To see Lahren’s full remarks and for more episodes of Tomi Lahren’s daily commentary offering a refreshing and unfiltered perspective on issues across the country, join Fox Nation and watch “Final Thoughts”  today.

CELEBRATING ONE YEAR OF FOX NATION — FOR A LIMITED TIME, SIGN UP AND GET 35% OFF WITH PROMO CODE: CELEBRATE

Fox Nation programs are viewable on-demand and from your mobile device app, but available only for Fox Nation subscribers. Go to Fox Nation to start a free trial and watch the extensive library from Tomi Lahren, Pete Hegseth, Abby Hornacek, Laura Ingraham, Greg Gutfeld, Judge Andrew Napolitano and many more of your favorite Fox News personalities.

Fox News’ Travis Fedschun contributed to this report.

Westlake Legal Group Lahren-Police-Line-FOX-iStock 'Where the hell are the parents?’ Lahren on brutal teen mob attack of off duty police officer Yael Halon fox-news/topic/fox-nation-opinion fox-news/opinion fox-news/fox-nation fox news fnc/media fnc cedcf033-22a3-5fdf-98fa-cd230999fa99 article   Westlake Legal Group Lahren-Police-Line-FOX-iStock 'Where the hell are the parents?’ Lahren on brutal teen mob attack of off duty police officer Yael Halon fox-news/topic/fox-nation-opinion fox-news/opinion fox-news/fox-nation fox news fnc/media fnc cedcf033-22a3-5fdf-98fa-cd230999fa99 article

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How a Strong Job Market Has Proved the Experts Wrong

ImageWestlake Legal Group merlin_158757330_94354921-00a1-4278-b6eb-d6b6b22cdb62-articleLarge How a Strong Job Market Has Proved the Experts Wrong United States Economy Unemployment Labor and Jobs Interest Rates Inflation (Economics)

A construction site in Miami this summer.Credit…Brynn Anderson/Associated Press

There are a lot of good things to say, and few bad things to say, about the November employment numbers that were published Friday morning.

Employers added 266,000 jobs, a blockbuster number even after accounting for the one-time boost of about 41,000 striking General Motors workers who returned to the job. Revisions to previous months’ job counts were positive. The unemployment rate fell to 3.5 percent, matching its lowest level since 1969.

Other numbers were less evocative of a boom time. The share of the adult population in the labor force ticked down, and average hourly earnings continued growing at only a moderate pace, up 3.1 percent over the last year — but it feels churlish to complain when the big-picture numbers are so good.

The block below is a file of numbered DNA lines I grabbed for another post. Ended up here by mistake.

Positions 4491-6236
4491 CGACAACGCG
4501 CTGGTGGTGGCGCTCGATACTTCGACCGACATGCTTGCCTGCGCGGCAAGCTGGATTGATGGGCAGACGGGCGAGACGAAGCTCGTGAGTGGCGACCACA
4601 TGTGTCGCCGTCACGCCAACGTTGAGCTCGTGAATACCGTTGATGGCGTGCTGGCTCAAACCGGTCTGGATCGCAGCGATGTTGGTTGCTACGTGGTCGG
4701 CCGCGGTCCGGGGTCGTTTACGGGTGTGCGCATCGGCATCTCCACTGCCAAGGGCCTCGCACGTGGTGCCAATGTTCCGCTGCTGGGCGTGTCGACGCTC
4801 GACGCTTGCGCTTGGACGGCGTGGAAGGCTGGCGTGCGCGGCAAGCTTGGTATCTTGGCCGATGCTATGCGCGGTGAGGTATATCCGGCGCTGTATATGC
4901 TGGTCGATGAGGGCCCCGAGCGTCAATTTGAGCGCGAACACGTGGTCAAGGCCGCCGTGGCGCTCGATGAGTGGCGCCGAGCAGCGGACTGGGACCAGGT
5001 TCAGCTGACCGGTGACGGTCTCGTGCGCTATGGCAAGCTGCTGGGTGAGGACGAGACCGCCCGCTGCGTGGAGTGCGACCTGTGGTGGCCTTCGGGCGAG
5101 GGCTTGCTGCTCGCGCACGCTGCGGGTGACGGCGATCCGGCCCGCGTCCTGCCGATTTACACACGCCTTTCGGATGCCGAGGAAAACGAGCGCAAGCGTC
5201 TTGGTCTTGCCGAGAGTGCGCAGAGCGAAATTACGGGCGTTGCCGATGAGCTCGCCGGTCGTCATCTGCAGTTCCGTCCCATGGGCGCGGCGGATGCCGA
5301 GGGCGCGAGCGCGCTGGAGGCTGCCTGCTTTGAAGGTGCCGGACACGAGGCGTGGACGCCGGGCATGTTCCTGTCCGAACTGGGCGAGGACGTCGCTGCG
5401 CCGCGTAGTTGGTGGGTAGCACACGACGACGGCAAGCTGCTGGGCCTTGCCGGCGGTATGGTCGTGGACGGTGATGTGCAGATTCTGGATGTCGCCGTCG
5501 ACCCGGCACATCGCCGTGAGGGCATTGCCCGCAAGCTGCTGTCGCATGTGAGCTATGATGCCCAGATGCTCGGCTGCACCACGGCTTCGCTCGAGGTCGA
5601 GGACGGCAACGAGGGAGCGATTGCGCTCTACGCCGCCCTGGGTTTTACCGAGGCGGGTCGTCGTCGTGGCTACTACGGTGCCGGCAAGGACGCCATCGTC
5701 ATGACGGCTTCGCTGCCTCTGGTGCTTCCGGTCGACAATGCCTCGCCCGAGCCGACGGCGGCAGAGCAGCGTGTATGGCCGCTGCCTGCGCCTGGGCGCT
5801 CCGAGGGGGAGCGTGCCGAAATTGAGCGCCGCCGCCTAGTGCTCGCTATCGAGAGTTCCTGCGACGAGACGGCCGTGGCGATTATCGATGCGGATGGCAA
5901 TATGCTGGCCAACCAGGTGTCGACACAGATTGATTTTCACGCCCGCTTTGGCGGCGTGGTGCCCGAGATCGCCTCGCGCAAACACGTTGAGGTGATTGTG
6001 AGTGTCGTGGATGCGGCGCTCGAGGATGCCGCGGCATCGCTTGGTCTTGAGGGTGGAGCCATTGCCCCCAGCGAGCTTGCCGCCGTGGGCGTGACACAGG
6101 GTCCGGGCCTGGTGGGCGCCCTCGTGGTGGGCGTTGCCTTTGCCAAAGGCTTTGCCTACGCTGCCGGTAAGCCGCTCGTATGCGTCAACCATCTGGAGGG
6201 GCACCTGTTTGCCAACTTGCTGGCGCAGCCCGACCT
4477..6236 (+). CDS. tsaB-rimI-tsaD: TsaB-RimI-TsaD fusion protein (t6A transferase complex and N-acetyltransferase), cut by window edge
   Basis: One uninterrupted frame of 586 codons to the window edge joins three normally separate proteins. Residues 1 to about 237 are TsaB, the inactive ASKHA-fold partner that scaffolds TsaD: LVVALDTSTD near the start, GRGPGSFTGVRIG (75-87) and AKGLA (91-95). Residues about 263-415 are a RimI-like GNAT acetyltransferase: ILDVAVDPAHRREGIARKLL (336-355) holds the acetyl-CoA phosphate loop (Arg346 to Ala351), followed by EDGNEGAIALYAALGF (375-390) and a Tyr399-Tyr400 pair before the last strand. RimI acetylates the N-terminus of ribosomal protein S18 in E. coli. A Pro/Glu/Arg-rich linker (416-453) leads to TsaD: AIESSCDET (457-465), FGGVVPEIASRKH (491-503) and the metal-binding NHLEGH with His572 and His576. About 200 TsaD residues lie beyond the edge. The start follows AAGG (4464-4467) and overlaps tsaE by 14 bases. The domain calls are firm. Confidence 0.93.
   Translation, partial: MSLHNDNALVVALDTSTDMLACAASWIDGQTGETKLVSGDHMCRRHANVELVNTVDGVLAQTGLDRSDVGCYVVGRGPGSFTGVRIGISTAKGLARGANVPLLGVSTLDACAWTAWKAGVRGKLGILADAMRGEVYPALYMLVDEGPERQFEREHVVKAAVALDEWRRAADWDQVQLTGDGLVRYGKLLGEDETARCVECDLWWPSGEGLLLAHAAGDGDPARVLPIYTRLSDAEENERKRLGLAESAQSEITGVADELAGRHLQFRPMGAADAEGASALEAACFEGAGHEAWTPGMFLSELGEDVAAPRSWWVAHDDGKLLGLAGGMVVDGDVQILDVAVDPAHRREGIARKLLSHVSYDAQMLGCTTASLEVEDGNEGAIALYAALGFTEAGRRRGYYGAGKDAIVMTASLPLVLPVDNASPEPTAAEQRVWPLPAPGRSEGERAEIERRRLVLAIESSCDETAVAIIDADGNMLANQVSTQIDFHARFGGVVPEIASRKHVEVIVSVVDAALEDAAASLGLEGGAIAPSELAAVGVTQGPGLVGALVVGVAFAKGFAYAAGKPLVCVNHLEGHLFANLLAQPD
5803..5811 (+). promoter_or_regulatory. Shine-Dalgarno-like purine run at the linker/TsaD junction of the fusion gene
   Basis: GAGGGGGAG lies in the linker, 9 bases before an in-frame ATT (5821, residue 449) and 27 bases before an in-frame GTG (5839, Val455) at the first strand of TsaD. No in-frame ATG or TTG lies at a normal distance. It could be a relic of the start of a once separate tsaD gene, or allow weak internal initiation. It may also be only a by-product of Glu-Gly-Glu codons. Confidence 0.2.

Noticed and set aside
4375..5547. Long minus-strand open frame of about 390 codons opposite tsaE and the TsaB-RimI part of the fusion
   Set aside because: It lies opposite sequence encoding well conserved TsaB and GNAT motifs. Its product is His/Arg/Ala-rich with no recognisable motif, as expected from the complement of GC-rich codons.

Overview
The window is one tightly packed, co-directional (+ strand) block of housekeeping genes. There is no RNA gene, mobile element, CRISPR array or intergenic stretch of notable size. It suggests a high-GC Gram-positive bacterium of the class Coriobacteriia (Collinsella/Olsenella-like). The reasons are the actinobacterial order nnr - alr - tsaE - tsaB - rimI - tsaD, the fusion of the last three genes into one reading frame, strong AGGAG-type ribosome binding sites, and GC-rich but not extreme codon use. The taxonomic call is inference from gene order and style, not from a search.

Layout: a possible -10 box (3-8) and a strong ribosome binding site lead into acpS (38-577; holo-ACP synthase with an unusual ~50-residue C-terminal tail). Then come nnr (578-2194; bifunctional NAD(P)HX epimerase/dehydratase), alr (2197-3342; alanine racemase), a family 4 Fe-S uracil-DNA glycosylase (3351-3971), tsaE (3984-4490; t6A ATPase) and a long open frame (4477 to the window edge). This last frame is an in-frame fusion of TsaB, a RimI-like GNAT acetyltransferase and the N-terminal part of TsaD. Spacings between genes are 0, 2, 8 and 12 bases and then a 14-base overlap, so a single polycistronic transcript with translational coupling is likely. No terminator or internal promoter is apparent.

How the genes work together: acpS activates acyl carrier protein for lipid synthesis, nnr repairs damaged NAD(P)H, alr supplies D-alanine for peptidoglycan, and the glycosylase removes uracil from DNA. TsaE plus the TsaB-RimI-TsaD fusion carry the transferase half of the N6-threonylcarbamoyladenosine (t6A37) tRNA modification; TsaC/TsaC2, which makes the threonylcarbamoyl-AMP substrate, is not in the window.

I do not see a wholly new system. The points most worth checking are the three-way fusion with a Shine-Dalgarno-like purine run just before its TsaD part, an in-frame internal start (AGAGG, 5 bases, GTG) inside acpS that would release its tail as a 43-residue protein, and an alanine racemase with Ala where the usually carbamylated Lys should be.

Still, there is a bigger lesson contained in the data, one that is important beyond any one month’s tally of the job numbers: that the American economy is capable of cranking at a higher level than conventional wisdom held as recently as a few years ago. As the economy continues to grow well above what once seemed like its potential, without inflation or other clear signs of overheating, it’s clearer that the old view of its potential was an extremely costly mistake.

The mainstream view of the economics profession — held by leaders of the Federal Reserve, the Congressional Budget Office, private forecasters and many in academia — was that the United States economy was at, or close to, full employment.

In January 2017, for example, nearly three years ago, the Congressional Budget Office forecast a 4.7 percent unemployment rate as far as the eye could see, and it projected that the United States labor force would consist of 163.3 million in 2019. The jobless rate has averaged less than 3.7 percent through the first 11 months of the year, and the labor force now stands at 164.4 million people.

The Federal Reserve likewise was too pessimistic about the potential of American workers; in projections three years ago, the consensus view of its leaders was that the unemployment rate would average 4.5 percent in the final months of 2019. If that forecast had materialized, 1.6 million more Americans would currently be unemployed than actually are.

They also expected their target interest rate to be around 2.9 percent — reflecting rate increases they believed would be needed to head off inflation. Instead, that interest rate is around 1.6 percent, and you have to squint to see signs of inflation.

If you go back even further, to the late Obama years, there was an even more pessimistic tone about the outlook for American workers embedded in the fine print of both public and private-sector forecasts.